A CPI(M) leader from Kolhapur has alleged that 59,000 investors in Kolhapur have lost money in LIC ULIPs. Agents had created a rosy picture of almost doubling the money in five years. CVC has forwarded the issues to CVO of LIC. Is the lack of understanding about ULIPs to be blamed?
CPI(M) leader Com. Chandrakant Yadav from Kolhapur has written to Central Vigilance Commission (CVC) alleging that 59,000 investors from Kolhapur who received 15%-20% less than their invested amount after five years of investment in Money Plus and Market Plus ULIPs of Life Insurance Corporation of India (LIC). In response to Mr Yadav, CVC has asked the LIC’s chief vigilance officer (CVO) to look into the complaints and take necessary action in the matter.
The letter claims that investors were given impression by LIC agents that their money will be almost doubled in five years. While we cannot corroborate on what agents may have promised, we have come across LIC agents who often mis-sell about a product giving 10% guaranteed returns even though the benefit calculation with respect to 6% and 10% are only for illustration purposes.
As per LIC sources the Kolhapur, investors had put in over Rs104 crore in such schemes. According to Moneylife, this is a case of mass mis-selling to investors who were used to traditional LIC products. They were not told, neither did they find out on their own, the complexities of ULIP, especially of the numerous charges and market linked performance. But, Mr Yadav has a different explanation.
Mr Yadav’s letter states, “Most of the companies (approximately 140) wherein LIC claims to have invested money from these schemes have made tremendous profits during this period. In such a case, where is the money earned by LIC used? Is it being used on fat salaries, bonuses and luxuries of officials and staff? The finance department of Government of India should get a hold and investigate the working of these new schemes launched by LIC and why they are making losses as they claim. LIC is making overall profit. They can very well pay the investors of these schemes and pay them the assured amount. To regain the confidence and credibility LIC should pay the amounts assured to the investors of the above schemes which are profitable, rather than based on stock market.”
The assured amount may be something agents wrongly promise. ULIP do not assure anything, unlike traditional products wherein you can expect some bonus and hence positive returns.
Yadav argues that LIC has earned billions of rupees during the last 60 years. If a particular scheme has failed, LIC should make the arrangements to make the assured payments, rather than making its agents face angry investors. Moneylife has asked LIC about its views on this issue, but there has been no response.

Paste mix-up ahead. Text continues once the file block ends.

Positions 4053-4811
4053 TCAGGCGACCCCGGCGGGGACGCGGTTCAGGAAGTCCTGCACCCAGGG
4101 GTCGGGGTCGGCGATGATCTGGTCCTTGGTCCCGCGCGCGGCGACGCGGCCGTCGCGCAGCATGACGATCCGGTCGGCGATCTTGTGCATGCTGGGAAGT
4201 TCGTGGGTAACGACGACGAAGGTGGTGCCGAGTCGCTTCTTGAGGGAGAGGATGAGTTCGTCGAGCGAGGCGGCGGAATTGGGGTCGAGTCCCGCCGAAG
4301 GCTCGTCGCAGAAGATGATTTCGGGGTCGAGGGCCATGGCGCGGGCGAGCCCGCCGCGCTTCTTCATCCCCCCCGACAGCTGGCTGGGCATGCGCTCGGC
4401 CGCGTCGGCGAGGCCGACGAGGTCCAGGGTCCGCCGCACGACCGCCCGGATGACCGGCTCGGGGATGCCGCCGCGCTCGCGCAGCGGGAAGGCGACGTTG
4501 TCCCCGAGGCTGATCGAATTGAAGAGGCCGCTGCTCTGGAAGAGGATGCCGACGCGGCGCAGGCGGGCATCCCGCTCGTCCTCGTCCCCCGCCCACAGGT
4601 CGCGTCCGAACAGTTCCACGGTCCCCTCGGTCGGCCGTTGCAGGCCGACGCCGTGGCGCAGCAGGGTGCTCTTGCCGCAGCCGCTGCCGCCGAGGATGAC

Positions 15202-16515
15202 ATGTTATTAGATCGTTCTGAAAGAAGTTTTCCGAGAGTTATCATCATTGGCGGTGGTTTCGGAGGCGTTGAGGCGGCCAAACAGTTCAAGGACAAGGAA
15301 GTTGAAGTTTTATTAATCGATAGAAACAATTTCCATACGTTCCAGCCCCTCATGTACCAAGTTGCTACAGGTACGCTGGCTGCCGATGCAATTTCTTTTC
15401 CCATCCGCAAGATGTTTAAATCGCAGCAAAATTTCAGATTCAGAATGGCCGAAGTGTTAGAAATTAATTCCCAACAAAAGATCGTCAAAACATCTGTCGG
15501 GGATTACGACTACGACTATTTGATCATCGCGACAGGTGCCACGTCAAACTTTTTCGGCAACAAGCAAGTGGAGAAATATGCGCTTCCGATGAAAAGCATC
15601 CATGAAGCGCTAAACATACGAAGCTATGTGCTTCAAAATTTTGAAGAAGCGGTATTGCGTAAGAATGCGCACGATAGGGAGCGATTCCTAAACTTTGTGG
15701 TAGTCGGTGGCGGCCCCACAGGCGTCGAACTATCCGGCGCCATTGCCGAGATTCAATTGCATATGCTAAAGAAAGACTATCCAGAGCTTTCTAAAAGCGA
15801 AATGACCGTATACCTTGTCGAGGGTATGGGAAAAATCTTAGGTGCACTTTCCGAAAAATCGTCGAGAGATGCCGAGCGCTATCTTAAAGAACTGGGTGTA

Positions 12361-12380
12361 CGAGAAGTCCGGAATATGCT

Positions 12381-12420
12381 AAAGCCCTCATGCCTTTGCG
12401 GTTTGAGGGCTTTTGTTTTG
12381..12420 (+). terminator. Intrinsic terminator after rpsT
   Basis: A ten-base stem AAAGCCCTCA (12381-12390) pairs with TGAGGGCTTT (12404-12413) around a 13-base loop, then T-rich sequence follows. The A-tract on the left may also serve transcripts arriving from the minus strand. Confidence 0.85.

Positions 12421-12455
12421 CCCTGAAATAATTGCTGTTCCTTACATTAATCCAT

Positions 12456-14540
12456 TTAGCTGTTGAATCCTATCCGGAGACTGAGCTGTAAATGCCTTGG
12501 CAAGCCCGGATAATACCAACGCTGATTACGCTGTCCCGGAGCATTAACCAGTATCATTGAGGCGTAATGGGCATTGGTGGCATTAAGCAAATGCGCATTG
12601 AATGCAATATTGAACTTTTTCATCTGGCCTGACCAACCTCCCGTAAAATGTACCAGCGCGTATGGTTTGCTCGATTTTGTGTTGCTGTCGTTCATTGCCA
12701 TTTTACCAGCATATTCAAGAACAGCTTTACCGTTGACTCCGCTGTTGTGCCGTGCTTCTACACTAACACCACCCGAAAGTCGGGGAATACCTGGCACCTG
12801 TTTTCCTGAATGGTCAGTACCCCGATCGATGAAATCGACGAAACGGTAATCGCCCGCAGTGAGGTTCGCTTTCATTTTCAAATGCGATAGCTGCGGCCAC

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Every few years, a few books forecast a dire future
There’s a whole gamut of financial and investment books out there. Many are designed to be simply sensational. For example, Dow 36,000, published during the dot-com euphoria, predicted that United States Dow Jones Index would touch 36,000 within a few years. The index has just crossed the milestone after 13 years. Ravi Batra had written a book called The Great Depression of 1990. Pete Peterson had great credentials as a financial and economic expert. In 1993, he wrote a book called Facing Up: How to Rescue the Economy from Crushing Debt and Restore the American Dream, which gave an extremely pessimistic forecast of the American economy. Both proved to be horribly wrong. The debt disappeared and the US had a period of strong prosperity.
The lesson is gloom and doom sells and people naturally gravitate to it. Books like these target our inherent insecurities. Larry Swedroe, a top investment expert (whose book The Quest for Alpha was reviewed in Moneylife), says, “What most people fail to recognize is that many authors aren’t really in the information business. Instead, they are in the fame business.” Many savers buy it, believe it, worry endlessly and, as a result, alter their financial plans which hurt their financial future. Swedroe advises: “Treat doom-and-gloom books just like the rest of the investment porn industry, and not let it affect their investment plans.”